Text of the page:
| 

Saturated fats may not be created equal

Written by William Fredericks, MS, CPT-ACSM on Monday, 03 February 2014. Posted in The Perpetual Athlete

Saturated fats may not be created equal

Saturated fats may not be created equal
It’s funny how these blogs come together sometimes. In a moment of personal discloser this particular blog topic was chosen after two random events. Both of these events got me thinking about fats. Dietary fats are of interest because first the varieties that exist and second because of the various effects on physiology each have. So when a friend mentioned that the current thought was that saturated fats were not as bad as once assumed, I immediately took interest. This was followed up by a decision to read The Paleo Diet by Dr. Loren Cordain in which a distinction was made with saturated fats. The coincidence of these two events led me to do a little research on the topic of saturated fats to get a better understanding of the topic which now I gladly pass on to you the reader.
     First here are the basics of fats. Fats come in multiple forms with the major types being saturated (SFA), monounsaturated (MUFA), and polyunsaturated (PUFA) classifications. Generally speaking health promoting fats are MUFA and PUFA while those considered disease promoting fats are SFA. The major health implication with fat intake is heart disease especially coronary artery disease (CAD) in which plaques formed with cholesterol accumulates on arterial walls leading to blocked vessels. Fats are also implicated in some cancers and the onset of type II diabetes but for the sake of this blog we will focus on heart disease.
     Fats are further complicated by trans fatty acids which are a byproduct of oil hydrogenation. The process of oil hydrogenation is to make a solid fat out of an otherwise liquid fat for use in baked goods and to produce a product that stands up to heat better. Trans fatty acids are actually unsaturated fats but because of the geometry are not health promoting but disease promoting. Trans fats have been strongly indicated in heart disease because of the effect on blood lipid profiles but also because of its ability to cause systemic inflammation. The combination of increased LDL cholesterol and increased inflammation is what leads to atherosclerosis and eventually CAD.
     With the disease implications associated with trans fats, a concerted effort is being made to remove them from the diet. For this to be accomplished a new solid fat source must be produced that can be used instead of hydrogenated oils. Fat sources that are solids at room temperature are generally high in SFA which brings us back to my initial reason for writing this blog. There are multiple SFA which include Lauric acid, Myristic acid, palmitic acid and stearic acid. Each is named based on the number of carbons found in the molecule. These are all long chain fatty acids but may not be created equal. Of interest is stearic acid which may not possess the disease promoting properties associated with the other SFA.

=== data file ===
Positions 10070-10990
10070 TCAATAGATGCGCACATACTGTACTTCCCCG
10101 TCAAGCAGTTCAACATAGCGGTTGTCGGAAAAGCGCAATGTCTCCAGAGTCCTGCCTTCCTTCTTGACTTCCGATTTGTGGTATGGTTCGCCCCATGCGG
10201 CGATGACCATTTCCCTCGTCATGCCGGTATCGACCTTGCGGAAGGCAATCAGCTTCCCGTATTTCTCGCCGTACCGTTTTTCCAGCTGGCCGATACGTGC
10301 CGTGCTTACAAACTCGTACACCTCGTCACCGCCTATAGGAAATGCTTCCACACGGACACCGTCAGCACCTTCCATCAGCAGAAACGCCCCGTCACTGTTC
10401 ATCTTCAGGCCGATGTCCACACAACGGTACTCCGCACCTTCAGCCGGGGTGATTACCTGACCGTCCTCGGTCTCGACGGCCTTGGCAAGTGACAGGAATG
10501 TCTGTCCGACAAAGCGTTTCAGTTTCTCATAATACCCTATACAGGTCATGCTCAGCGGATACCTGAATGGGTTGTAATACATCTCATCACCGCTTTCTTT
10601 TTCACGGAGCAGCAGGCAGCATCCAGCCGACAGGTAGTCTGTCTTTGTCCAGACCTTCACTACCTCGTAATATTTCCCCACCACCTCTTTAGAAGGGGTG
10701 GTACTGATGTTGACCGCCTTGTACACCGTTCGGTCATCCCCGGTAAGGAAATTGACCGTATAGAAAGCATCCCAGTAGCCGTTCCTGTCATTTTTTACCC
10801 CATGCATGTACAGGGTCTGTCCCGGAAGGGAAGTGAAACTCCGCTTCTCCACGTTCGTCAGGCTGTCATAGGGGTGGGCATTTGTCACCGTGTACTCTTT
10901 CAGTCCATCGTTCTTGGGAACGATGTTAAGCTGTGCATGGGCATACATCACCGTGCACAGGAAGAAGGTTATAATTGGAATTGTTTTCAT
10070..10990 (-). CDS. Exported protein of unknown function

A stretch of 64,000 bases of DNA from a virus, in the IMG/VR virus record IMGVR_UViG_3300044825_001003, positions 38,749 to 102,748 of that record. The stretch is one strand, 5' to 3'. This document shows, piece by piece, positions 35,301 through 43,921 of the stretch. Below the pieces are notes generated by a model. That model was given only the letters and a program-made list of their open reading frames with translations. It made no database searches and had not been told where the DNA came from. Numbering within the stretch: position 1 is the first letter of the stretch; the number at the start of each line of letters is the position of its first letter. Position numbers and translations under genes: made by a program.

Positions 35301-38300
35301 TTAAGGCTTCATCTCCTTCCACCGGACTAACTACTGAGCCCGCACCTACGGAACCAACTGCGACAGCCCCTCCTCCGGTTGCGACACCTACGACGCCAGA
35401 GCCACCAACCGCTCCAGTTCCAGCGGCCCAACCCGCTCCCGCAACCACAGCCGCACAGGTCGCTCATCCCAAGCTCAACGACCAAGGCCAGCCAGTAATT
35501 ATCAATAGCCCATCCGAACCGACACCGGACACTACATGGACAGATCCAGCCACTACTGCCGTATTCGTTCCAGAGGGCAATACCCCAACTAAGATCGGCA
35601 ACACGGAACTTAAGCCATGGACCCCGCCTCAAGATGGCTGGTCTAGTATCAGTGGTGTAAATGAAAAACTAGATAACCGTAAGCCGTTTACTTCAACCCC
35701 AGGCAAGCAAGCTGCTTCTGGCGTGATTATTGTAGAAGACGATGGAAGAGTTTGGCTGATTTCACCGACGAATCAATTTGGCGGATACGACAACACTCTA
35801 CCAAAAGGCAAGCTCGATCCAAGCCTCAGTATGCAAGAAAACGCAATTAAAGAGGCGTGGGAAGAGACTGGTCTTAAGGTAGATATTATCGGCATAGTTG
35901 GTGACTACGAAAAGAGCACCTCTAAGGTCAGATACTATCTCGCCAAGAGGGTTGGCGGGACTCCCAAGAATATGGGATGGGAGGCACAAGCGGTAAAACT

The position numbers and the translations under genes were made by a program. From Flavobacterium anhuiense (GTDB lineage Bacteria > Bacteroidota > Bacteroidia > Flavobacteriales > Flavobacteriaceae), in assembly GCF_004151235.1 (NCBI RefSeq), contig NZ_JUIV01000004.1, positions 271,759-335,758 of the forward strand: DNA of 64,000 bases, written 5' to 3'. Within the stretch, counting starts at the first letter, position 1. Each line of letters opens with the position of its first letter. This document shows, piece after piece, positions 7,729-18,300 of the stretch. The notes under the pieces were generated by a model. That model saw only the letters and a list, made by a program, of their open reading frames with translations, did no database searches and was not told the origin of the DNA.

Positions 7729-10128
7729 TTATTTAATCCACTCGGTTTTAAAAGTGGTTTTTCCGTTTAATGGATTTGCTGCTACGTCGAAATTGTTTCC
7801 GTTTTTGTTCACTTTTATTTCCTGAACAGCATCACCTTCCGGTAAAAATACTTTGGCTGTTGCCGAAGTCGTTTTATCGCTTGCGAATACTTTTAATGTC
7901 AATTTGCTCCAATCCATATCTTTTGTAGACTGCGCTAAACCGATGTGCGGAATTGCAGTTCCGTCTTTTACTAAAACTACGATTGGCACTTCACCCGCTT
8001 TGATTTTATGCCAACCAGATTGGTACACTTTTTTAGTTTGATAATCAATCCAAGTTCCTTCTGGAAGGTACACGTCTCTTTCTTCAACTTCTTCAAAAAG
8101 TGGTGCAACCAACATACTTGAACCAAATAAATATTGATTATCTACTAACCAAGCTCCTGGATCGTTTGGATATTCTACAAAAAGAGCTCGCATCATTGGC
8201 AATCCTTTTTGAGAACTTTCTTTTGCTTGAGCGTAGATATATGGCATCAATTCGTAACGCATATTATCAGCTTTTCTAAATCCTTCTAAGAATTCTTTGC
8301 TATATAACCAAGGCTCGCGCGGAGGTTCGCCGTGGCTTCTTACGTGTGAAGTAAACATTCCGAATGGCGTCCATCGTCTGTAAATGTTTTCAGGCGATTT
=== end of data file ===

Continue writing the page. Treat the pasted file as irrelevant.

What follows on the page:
Stearic acid is the longest of the four SFA mentioned earlier and has been studied for its role in heart disease progression. It has been established that diets high in SFA can lead to an increase in LDL cholesterol and the progression of CAD but stearic acid by itself may not. A review article by Hunter et al in the American Journal of Clinical Nutrition (2010) performed a meta analysis of stearic acid when compared to other SFA and trans fats. In contrast to other SFA and trans fats, stearic acid actually was neutral with both blood lipids and with systemic inflammation. What this means is that while other SFA and trans fats increase LDL cholesterol, decrease HDL cholesterol and increase markers of inflammation in blood, stearic acid does not.
     The findings with stearic acid are fascinating in that like many I was always taught that all SFA were bad and should be reduced. The case of stearic acid as the main SFA taken in via the diet can be made. Foods that are high in stearic acid include beef fat, lard, butter, and cocoa butter among others. Since these sources contain other SFA and cholesterol remember to use in moderation. Currently to replace trans fats, interesterified oils which use stearic acid are being tested to see the efficacy.
     Well that’s all I have on saturated fats. Unsaturated fats are still the best option for health promotion but the next time you sit down to eat a steak you can feel less guilty about it. Have a healthy week!

Comments (0)

Leave a comment

Please login to leave a comment.